In late 2003, I'd returned to the States for the first time after nearly 3 years away, trying to reassemble my world after the death of my son. While trying to reconnect with my own heart and soul, I'd returned to the source, an attempt at acquiring wisdom from the land of my birth. I sought it out on long train and bus rides, while wandering its cities, while flipping thru the pages of its recent novels. I never even came close to finding it since the country at that time, 9 months into the Iraq debacle, was a nation adverse to communication of any kind. Forget about emoting.
Ironically I find that heart now, in the book I was just reading, in Richard Ford's "Lay of the Land." Had it been published back then, I needn't have looked further. It is almost a thesis on fin de siecle America in 2000, yet in many ways I still feel the G forces from the continuous spiral. Here in Ford's insight seems to be the pulse of the America I have since rediscovered, a pulse beating with the blood of everyone whom I make contact.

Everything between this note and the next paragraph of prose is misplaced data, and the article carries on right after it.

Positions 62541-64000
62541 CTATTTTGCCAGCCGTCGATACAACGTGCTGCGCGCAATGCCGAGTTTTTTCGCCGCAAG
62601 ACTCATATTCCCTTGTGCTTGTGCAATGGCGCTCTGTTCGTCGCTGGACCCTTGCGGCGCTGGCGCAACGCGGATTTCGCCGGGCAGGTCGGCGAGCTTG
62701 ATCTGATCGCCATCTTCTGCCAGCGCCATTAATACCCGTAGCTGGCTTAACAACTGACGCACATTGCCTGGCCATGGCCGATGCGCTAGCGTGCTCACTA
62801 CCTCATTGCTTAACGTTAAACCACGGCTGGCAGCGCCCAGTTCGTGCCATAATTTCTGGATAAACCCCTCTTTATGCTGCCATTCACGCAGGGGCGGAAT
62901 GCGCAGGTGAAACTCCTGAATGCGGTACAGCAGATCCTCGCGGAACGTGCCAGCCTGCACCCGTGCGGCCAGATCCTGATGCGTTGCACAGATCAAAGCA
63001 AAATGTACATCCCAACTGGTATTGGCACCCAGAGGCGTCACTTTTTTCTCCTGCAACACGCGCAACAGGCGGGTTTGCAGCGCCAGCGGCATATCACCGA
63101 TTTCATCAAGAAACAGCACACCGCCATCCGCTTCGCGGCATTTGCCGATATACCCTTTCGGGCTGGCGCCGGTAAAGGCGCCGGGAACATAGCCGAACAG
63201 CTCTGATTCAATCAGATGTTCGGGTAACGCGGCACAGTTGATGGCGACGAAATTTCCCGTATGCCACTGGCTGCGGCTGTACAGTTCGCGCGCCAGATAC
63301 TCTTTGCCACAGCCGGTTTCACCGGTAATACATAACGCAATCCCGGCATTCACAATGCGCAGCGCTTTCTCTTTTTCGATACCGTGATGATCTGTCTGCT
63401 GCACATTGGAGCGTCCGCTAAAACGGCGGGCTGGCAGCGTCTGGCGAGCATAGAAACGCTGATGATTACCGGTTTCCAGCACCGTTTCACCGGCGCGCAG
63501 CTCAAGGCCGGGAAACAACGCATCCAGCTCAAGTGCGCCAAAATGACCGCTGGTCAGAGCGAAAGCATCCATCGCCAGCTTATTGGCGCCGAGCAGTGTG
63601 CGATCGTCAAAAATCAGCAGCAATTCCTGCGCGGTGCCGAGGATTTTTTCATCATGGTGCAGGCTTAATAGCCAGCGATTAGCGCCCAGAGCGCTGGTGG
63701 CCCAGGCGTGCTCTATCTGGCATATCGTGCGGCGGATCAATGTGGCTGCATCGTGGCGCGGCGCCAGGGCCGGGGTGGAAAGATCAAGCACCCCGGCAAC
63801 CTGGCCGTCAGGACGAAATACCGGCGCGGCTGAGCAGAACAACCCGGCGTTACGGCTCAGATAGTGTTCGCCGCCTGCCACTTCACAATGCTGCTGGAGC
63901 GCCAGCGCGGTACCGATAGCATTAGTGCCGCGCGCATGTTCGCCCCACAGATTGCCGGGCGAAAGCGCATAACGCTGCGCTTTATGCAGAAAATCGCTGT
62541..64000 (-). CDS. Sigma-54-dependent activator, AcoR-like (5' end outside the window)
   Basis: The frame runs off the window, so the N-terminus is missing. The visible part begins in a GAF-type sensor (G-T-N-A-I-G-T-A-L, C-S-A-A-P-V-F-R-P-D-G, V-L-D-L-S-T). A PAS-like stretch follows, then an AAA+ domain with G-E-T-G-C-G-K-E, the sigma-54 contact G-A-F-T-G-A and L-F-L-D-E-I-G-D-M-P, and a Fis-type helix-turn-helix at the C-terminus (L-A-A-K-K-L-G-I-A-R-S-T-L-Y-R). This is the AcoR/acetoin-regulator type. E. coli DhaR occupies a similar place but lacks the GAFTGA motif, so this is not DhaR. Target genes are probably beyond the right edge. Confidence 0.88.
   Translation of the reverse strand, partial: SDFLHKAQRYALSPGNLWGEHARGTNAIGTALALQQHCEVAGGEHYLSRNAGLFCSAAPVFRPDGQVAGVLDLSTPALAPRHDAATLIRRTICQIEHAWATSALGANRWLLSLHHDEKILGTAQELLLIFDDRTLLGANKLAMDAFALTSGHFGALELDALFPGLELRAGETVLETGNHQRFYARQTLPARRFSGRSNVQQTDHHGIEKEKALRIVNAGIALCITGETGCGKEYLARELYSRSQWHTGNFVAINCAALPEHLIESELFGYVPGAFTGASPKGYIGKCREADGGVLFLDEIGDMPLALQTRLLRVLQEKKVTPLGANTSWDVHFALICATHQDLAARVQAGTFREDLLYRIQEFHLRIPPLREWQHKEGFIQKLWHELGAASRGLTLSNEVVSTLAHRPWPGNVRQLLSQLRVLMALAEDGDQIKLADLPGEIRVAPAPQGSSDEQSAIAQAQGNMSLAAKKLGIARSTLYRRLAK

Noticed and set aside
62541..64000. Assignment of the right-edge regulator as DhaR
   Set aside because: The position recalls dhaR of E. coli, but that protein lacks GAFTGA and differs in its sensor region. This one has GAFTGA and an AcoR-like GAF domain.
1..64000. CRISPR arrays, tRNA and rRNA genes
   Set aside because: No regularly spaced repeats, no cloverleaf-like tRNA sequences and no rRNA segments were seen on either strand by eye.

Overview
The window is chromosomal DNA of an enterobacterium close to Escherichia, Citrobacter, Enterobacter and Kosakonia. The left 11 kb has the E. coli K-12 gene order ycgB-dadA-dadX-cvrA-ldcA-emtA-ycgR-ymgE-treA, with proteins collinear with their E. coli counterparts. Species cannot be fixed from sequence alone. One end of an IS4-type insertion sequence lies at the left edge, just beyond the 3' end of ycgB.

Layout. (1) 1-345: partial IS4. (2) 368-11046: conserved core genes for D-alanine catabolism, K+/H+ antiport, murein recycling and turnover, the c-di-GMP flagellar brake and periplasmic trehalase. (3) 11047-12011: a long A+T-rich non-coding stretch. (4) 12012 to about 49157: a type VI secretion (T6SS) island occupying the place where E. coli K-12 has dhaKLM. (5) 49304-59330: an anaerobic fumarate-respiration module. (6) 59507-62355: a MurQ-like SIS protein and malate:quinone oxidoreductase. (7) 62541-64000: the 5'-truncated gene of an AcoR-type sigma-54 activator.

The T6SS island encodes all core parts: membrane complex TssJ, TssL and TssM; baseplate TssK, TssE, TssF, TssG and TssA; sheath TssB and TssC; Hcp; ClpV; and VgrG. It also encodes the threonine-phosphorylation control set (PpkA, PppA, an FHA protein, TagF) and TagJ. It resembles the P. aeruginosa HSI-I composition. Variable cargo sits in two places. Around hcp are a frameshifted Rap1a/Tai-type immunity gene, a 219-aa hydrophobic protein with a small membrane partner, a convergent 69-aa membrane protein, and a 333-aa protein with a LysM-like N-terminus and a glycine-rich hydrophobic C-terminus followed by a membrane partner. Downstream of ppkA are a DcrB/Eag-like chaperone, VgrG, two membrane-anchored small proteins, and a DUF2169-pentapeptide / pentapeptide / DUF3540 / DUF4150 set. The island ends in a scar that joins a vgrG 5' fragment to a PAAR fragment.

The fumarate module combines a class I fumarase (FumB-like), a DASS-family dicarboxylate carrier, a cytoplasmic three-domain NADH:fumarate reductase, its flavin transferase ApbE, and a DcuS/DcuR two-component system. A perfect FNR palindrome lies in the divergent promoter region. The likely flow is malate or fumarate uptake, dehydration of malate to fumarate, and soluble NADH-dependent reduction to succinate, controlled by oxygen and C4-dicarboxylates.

I make my way to the religious center of the nation, to the mall. I get nearly all my hair chopped off as a sort of flight of passage into a new decade. In the chair, I sit and listen to all the hairdresser banter, reminding me of the dialogue from the film "Waitress, " itself seemingly the "Steel Magnolias" of the current generation. I think that there are few chances of long term love in a hair salon, where if a handsome man comes in at all, he won't return for at least a month or two. My hair was cut by an young woman who's absence of smile reflected possible love problems of her own. After a while we started to chat, and it turned out she had learned Japanese in high school. This town may be small but the world is far smaller.